In early 2022, it was announced that Tim Meadows would be joining The Mandalorian in an undisclosed role. The Mandalorian season 3, episode 5 reveals he is playing Colonel Tuttle, who works in Requisitons for the New Republic. He's unfortunately being misled by Katy O'Brian's Elia Kane, last seen in episode 3.
The Mandalorian season 3, episode 5 continues episode 3's plot, confirming the New Republic repeated the mistakes of the Empire. Teva pleads for aid for Nevarro, but Kane points out they are not signatories to the New Republic Charter. Tuttle insists on prioritizing member worlds - repeating the mistakes of the Empire by prioritizing worlds that willingly follow their regime. This also confirms the New Republic was never really effective as a galactic power, unable to keep the peace even before it re-militarized.
After realizing Greef is in danger, Din Djarin attempts to enlist the aid of his fellow Mandalorians in freeing Nevarro. The speeches that follow reference the battle of Nevarro in The Mandalorian season 1, episode 3. This is later mentioned by Greef Karga as well.
The Mandalorian season 3, episode 5 shows how the Children of the Watch reach decisions. Anyone is allowed to speak - but to do so they must hold the Armorer's hammer in their hand. The others are allowed to discuss in the background, and make ritualized responses.
In the final scene of The Mandalorian season 3, episode 5, Carson Teva investigates the destruction of a prison transport. He learns this was used to take Moff Gideon away for trial; the New Republic officers are dead, and Gideon is nowhere to be found. This seemingly confirms he is alive and active once again.
A common Mandalorian-universe cameo actor returns for The Mandalorian season 3, episode 5 in the form of Max Lloyd-Jones. In The Mandalorian season 2's finale, Lloyd-Jones served as the body double for Luke Skywalker, before CGI implemented the likeness of a younger Mark Hamill over his face. Lloyd-Jones returned again in The Book of Boba Fett, this time as New Republic pilot Lt. Reed, another wingman of Carson Teva. The Mandalorian season 3, episode 5 features a voice cameo from Lloyd-Jones as Reed, on the other end of Teva's radio.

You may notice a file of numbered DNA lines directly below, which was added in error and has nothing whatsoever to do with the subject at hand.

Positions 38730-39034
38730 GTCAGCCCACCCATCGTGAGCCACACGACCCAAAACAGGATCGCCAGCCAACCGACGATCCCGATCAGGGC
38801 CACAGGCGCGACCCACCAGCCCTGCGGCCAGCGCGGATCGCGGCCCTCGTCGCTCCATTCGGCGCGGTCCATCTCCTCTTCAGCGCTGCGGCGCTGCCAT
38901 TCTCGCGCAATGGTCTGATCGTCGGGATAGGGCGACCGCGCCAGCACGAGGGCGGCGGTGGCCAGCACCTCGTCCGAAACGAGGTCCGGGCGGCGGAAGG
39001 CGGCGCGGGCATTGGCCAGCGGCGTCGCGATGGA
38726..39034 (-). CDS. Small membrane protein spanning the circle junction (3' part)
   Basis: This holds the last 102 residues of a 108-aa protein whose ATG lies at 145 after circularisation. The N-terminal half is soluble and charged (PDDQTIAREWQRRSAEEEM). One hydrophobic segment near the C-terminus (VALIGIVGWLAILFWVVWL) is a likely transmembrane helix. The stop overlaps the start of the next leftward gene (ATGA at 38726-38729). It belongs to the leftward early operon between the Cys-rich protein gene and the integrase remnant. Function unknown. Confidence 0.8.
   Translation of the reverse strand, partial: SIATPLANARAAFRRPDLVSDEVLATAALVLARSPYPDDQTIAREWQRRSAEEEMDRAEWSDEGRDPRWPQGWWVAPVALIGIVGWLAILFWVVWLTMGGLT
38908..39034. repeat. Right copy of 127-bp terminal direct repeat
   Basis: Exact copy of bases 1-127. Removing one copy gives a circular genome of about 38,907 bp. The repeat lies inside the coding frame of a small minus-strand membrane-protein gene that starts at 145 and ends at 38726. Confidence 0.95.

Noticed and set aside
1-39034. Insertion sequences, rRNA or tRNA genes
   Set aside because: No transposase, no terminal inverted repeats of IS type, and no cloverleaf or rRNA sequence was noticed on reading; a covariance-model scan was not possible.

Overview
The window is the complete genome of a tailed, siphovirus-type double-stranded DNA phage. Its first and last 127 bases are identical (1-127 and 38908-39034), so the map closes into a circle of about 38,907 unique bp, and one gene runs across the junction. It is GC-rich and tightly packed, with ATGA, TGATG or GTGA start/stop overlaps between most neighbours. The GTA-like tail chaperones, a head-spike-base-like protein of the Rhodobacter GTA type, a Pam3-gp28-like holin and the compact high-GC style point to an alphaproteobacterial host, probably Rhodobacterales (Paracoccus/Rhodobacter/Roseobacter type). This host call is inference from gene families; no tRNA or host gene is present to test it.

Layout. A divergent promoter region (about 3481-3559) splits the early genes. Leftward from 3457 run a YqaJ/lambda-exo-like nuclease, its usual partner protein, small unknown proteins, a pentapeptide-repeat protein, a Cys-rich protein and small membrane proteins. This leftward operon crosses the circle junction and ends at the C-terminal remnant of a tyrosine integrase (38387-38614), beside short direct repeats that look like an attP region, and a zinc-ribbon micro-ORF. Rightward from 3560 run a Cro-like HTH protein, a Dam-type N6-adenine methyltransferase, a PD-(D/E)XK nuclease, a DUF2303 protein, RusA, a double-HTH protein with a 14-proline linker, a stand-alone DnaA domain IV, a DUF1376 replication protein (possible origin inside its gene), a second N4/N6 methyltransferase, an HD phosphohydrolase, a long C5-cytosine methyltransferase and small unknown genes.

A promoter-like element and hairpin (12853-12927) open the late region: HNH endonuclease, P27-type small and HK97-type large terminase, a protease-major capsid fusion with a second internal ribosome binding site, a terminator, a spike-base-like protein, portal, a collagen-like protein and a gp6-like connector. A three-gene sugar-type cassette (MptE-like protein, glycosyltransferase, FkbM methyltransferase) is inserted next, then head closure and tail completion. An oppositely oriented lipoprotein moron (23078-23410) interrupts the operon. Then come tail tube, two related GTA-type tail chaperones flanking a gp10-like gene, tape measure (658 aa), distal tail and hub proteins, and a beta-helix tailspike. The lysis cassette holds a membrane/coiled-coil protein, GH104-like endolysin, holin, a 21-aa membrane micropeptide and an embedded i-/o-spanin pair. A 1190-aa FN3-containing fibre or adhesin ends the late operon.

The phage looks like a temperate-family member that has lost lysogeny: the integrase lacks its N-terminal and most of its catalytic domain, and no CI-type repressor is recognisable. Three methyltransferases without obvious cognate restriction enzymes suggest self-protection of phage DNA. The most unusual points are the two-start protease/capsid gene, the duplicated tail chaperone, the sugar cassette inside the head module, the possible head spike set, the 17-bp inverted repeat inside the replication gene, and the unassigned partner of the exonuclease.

In the left luggage office, Edward says that basic training is going well and he finally reveals the cause of the estrangement from his mom. We knew from the Season 1 Christmas episode that Mrs. Hall refused to lie to cover up his theft from her previous employer. After that, Edward was sentenced to borstal (the UK version of juvenile detention). Edward is angry that his mother left him to be attacked by bullies that stole all the good he had in him. His experience of physical and mental abuse at borstal was far from unique in this era or in the following decades. There was a Northern Irish government-led investigation in 2019 into institutional abuse at borstals, orphanages, and care homes between 1922 and 1995, and there have been other academic and public policy studies on this topic as well in England and Scotland.
The most striking thing about Logan in this episode is how withering he is with Shiv after she makes the deal with Sandy 2. The whole thing really was about to go up in smoke, and he's completely unable to specify what he would have done differently, but he insists that one way or another, he would have made it work without giving up the four board seats Shiv did. It also seems most uncertain that Shiv is actually going to get the extra seat that's being added on the Roy side, as she would when she made the deal.